• Entertainment

Mud, Music and Miles-Long Lines as Glastonbury Clashes With Brexit Referendum

2 minute read

Their country may be about to make what is probably its most important decision in a generation — whether or not to remain a member of the European Union — but some Britons have other priorities.

A significant chunk of the electorate will spend the weekend on a muddy farm in the rural English county of Somerset, within view of a medieval church steeped in Arthurian legend that is a proposed location of the Holy Grail.

The five-day Glastonbury Festival of Contemporary Performing Arts opened its gates on Wednesday, with as many as 200,000 people are expected to attend. (Festival organizers urged visitors to arrange postal votes for Thursday’s Brexit referendum.)

Most people have headed to the site early, and inclement weather on Wednesday — it’s English summertime after all — led to large tailbacks on the small country roads that lead to the festival site, Worthy Farm, which is usually occupied by dairy cows. The BBC reports that some festival-goers were stuck in their cars or camper vans for up to 12 hours. Some local children were unable to travel to school to take their high-school leaving exams because of the gridlock.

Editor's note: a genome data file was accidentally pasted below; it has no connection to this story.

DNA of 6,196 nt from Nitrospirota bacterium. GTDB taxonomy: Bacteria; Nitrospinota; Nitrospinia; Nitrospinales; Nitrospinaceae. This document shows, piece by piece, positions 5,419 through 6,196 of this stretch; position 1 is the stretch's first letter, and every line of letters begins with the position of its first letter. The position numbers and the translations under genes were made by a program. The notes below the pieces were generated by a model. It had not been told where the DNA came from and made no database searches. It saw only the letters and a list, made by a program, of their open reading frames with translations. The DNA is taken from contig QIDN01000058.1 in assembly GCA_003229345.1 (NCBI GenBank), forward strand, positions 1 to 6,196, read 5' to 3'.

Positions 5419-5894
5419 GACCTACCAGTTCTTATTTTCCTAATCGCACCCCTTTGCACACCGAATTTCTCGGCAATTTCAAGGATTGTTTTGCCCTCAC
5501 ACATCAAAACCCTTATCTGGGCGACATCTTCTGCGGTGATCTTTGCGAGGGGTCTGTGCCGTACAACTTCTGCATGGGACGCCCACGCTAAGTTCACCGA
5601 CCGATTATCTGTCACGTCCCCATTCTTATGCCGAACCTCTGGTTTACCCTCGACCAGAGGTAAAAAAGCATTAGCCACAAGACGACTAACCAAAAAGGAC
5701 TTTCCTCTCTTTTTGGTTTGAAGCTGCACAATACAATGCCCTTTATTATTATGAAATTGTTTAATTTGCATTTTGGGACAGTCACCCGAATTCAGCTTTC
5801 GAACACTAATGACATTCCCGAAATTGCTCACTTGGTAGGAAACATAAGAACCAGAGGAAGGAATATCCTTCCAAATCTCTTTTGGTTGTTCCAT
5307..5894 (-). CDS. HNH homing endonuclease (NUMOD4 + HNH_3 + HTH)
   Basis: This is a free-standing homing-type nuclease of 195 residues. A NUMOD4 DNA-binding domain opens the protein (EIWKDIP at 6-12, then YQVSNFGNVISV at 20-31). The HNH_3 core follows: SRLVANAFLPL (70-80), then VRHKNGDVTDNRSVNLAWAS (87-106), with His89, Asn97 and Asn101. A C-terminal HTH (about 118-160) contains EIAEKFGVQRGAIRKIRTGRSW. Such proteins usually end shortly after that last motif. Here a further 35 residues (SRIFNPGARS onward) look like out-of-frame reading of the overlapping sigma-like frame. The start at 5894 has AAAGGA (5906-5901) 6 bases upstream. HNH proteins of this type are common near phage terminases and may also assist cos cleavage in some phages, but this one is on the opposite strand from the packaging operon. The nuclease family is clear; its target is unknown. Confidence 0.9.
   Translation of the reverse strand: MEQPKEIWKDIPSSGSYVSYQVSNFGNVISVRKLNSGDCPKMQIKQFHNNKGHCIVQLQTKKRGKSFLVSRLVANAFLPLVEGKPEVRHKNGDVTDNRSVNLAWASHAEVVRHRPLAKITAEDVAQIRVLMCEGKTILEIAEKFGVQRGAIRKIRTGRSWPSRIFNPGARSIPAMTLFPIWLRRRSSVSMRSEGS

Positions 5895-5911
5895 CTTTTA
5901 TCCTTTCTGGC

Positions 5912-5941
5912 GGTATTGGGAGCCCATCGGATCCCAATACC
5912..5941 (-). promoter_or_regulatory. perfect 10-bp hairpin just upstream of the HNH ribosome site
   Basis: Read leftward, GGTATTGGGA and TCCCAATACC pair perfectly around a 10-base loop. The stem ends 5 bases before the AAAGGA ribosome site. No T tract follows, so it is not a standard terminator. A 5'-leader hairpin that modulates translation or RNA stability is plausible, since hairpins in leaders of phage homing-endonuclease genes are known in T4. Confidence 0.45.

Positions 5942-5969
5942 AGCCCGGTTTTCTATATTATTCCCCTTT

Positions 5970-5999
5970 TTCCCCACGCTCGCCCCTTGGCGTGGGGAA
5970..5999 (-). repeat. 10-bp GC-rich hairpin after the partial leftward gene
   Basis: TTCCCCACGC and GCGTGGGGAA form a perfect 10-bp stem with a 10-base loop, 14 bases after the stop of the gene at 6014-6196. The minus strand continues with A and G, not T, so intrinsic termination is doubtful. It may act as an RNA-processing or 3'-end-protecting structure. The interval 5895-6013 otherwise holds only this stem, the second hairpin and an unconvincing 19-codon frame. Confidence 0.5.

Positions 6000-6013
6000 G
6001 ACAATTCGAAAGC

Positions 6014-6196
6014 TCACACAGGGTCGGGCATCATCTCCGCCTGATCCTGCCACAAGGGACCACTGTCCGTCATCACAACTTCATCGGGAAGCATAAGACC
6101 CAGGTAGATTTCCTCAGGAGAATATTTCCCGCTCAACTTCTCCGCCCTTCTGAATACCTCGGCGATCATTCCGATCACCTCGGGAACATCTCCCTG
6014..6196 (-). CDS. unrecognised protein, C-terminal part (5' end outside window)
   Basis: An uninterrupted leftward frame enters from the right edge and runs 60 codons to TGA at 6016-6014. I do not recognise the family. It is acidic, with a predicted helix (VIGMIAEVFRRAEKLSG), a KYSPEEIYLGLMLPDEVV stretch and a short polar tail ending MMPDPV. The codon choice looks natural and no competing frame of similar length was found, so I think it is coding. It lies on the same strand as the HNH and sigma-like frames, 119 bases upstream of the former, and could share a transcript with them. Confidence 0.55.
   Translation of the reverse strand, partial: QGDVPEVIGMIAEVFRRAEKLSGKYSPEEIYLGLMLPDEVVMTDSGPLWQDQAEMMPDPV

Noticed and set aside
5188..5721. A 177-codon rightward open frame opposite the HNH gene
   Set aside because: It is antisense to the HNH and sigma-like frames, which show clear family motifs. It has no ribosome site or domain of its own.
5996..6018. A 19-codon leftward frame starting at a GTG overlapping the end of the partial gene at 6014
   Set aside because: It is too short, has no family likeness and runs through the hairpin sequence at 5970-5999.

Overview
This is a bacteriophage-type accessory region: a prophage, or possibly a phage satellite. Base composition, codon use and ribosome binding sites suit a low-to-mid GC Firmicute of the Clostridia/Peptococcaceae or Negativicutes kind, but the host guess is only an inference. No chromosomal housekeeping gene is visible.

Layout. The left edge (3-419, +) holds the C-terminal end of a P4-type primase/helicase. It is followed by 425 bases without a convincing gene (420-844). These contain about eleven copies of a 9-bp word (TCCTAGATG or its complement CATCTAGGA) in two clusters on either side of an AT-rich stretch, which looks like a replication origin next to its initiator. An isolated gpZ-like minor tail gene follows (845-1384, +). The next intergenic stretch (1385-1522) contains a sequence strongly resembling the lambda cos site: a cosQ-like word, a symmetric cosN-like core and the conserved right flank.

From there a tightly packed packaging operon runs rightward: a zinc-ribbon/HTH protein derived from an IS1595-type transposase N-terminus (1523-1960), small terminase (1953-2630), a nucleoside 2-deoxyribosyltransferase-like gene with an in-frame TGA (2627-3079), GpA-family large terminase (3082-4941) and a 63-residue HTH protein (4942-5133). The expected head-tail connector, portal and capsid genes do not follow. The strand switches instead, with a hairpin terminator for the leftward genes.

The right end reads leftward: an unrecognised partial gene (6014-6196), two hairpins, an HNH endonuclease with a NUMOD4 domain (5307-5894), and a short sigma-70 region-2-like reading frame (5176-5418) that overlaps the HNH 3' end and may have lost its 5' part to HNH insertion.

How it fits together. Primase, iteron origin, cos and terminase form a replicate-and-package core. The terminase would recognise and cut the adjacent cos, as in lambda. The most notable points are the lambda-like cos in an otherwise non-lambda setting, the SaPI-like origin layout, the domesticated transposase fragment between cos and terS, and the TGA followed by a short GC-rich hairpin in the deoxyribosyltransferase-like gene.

The good news for those enduring long queues is that the U.K.’s Met Office is forecasting cloudy but dry weather, and even possible sunshine, over the weekend.

Glastonbury has been held, on-and-off, since the early 1970s, and involves films, comedy, politics and, most prominently, music. This year, the largest stage will be opened on Friday by the Orchestra of Syrian Musicians, who will be joined by guests including Blur frontman Damon Albarn. The weekend’s headliners include Adele, New Order and Coldplay.

More Must-Reads From TIME

Write to Simon Lewis at simon_daniel.lewis@timeasia.com